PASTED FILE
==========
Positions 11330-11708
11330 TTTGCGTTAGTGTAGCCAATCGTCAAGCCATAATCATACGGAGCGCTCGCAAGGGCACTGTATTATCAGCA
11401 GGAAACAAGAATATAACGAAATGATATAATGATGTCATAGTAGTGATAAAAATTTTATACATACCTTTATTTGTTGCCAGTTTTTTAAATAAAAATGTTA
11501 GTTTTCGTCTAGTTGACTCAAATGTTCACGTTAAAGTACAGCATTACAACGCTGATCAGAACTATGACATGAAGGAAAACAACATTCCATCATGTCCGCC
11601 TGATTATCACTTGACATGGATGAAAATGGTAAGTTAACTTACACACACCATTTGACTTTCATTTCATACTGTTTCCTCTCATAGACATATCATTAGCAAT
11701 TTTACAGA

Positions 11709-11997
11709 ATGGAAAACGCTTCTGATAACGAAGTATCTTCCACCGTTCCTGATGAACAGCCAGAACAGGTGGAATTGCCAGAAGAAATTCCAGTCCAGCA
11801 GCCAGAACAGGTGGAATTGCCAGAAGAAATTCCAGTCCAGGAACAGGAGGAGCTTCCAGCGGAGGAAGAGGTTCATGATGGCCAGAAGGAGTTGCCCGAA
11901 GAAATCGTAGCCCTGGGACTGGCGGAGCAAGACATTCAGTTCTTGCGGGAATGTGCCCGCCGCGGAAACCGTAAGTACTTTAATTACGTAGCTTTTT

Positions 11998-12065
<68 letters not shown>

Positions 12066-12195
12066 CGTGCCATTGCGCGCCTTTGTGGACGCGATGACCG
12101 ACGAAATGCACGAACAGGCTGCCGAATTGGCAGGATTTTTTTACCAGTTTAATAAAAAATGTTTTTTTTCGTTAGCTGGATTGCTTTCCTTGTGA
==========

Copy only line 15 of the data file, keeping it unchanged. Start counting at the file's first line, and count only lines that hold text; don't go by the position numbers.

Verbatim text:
12101 ACGAAATGCACGAACAGGCTGCCGAATTGGCAGGATTTTTTTACCAGTTTAATAAAAAATGTTTTTTTTCGTTAGCTGGATTGCTTTCCTTGTGA